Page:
3.3 NOTES Special Cases.docx - 3.3 NOTES Special Cases...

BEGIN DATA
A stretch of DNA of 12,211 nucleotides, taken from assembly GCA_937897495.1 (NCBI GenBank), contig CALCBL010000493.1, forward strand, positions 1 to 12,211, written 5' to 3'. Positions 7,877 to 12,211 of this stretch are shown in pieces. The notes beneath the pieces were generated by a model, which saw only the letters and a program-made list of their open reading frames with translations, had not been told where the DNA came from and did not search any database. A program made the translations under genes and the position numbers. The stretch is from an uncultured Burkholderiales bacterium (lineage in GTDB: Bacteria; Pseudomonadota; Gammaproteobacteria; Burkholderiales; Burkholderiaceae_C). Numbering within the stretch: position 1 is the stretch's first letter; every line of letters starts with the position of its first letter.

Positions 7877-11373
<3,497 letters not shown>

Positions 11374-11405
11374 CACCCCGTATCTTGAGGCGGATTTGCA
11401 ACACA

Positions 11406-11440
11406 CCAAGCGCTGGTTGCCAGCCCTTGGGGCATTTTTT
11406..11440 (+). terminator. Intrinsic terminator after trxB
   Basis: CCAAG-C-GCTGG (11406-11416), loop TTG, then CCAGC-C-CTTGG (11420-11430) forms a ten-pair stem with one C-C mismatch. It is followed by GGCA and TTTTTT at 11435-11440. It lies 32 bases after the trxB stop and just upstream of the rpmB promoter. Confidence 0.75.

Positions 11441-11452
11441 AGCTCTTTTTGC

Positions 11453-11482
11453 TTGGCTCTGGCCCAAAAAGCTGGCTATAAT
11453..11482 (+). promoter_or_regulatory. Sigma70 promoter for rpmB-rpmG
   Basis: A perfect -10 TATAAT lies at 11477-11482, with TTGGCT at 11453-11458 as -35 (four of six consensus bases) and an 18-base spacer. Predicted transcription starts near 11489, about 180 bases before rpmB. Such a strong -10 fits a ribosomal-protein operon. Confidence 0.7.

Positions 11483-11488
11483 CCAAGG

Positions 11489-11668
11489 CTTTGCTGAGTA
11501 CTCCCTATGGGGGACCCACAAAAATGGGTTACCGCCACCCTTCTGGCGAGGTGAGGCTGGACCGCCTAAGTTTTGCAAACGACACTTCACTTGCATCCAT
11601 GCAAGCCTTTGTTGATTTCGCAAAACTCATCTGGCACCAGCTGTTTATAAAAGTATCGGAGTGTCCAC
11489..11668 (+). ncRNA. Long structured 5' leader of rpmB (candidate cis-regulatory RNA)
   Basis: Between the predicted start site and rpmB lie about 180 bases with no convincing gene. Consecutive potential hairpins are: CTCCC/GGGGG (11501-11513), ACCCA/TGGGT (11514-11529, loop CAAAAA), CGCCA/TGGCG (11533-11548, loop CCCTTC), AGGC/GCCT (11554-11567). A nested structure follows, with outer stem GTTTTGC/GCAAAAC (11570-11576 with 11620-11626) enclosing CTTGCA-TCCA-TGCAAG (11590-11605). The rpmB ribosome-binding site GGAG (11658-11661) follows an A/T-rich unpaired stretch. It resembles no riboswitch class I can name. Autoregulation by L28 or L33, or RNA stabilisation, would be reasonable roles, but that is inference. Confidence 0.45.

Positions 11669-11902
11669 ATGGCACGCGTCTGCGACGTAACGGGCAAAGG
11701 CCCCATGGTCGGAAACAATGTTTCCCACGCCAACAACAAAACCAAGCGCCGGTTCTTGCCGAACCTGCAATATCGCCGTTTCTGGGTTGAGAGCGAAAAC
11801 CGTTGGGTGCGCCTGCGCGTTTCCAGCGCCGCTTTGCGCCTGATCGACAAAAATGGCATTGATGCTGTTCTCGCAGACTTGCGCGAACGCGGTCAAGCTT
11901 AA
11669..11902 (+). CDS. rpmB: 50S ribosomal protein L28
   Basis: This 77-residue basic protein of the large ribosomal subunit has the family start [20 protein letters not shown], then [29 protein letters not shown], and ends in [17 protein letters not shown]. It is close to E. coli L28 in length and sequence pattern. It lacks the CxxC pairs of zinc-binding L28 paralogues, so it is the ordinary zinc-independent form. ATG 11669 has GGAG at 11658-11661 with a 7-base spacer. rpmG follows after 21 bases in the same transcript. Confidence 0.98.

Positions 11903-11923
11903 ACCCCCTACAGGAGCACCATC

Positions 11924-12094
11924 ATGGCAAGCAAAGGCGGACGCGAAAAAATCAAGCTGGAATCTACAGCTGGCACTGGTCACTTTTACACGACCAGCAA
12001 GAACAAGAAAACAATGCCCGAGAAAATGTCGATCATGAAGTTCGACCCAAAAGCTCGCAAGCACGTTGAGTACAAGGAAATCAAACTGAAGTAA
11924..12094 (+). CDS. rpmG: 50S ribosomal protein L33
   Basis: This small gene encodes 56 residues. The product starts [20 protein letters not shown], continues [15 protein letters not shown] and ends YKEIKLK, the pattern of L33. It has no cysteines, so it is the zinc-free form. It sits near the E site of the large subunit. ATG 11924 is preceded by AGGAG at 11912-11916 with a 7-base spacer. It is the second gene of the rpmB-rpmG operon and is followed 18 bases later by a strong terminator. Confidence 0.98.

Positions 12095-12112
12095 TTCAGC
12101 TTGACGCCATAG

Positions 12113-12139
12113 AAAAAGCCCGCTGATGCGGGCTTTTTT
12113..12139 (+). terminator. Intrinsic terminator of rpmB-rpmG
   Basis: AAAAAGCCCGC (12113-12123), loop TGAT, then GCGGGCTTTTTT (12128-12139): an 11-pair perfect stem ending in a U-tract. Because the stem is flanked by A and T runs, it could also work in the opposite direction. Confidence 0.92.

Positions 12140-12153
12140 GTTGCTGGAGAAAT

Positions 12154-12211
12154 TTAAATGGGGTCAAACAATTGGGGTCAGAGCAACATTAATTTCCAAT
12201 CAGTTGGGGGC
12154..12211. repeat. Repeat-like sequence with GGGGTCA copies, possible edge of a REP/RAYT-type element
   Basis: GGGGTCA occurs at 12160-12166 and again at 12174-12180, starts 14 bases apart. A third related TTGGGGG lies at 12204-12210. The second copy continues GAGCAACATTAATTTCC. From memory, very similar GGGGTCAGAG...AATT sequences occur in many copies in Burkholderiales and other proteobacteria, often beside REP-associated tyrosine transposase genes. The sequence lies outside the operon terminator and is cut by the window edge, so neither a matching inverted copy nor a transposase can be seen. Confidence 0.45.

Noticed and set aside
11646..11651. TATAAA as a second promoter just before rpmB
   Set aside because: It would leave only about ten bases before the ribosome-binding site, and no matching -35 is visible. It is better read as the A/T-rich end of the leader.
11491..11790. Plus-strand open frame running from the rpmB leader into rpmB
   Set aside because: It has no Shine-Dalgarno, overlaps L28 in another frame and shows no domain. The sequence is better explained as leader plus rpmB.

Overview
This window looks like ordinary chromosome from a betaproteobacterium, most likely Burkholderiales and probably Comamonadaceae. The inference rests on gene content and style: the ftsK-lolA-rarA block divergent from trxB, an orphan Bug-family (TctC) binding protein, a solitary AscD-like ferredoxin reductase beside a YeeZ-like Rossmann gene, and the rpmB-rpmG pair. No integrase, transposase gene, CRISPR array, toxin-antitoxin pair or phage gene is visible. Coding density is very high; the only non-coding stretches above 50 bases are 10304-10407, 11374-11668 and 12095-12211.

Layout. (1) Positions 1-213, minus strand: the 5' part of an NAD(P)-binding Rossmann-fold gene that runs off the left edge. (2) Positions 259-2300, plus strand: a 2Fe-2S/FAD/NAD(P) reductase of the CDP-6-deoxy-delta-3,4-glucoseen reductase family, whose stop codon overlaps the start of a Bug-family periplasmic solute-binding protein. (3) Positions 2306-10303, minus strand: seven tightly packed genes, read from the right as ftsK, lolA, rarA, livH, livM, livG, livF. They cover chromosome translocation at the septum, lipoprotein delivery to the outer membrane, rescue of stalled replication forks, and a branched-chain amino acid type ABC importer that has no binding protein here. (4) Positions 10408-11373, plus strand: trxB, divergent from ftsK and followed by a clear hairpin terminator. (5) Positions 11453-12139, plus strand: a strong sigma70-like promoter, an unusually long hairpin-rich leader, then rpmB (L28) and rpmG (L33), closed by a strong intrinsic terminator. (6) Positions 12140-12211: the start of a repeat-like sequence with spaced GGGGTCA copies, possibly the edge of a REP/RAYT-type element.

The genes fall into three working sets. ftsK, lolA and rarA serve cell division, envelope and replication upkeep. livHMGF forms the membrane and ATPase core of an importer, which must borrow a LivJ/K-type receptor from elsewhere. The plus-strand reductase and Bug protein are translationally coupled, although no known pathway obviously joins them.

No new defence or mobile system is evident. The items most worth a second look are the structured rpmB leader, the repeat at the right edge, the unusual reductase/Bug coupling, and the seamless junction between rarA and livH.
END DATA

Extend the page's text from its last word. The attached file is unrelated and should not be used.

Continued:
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3.3 NOTES Special Cases SPECIAL CASES: - Study the equation below. Is there anything noticeable about the terms x2 and 9? y = x2 − 9 - Both terms are perfect squares! In fact, the expression has special qualities that make it easier to factor. - - This lesson explores how to identify and factor two special kinds of quadratic expressions: the difference of squares and perfect square trinomials. - A key component to understanding these special expressions is being able to identify perfect squares. DIFFERENCE OF SQUARES: - difference of Squares: An expression that contains two perfect squares with one subtracted from the other. A difference of squares can always be factored as follows: = ( a + b )( a b ). - perfect squares: Numbers that are the square of an integer. In other words, a perfect square can be expressed as an integer multiplied by itself. (Sometimes this definition is extended to include the squares of rational numbers.) A perfect square can also include a variable. In this case, the variable term must be able to be expressed as a variable raised to a power multiplied by itself. - Let's take a look at x2 - 9. You already noticed that the terms, x2 and 9, are perfect squares. - Another important property of this expression is the operation. - In fact, x2 - 9 is an example of a quadratic expression called a difference of squares.

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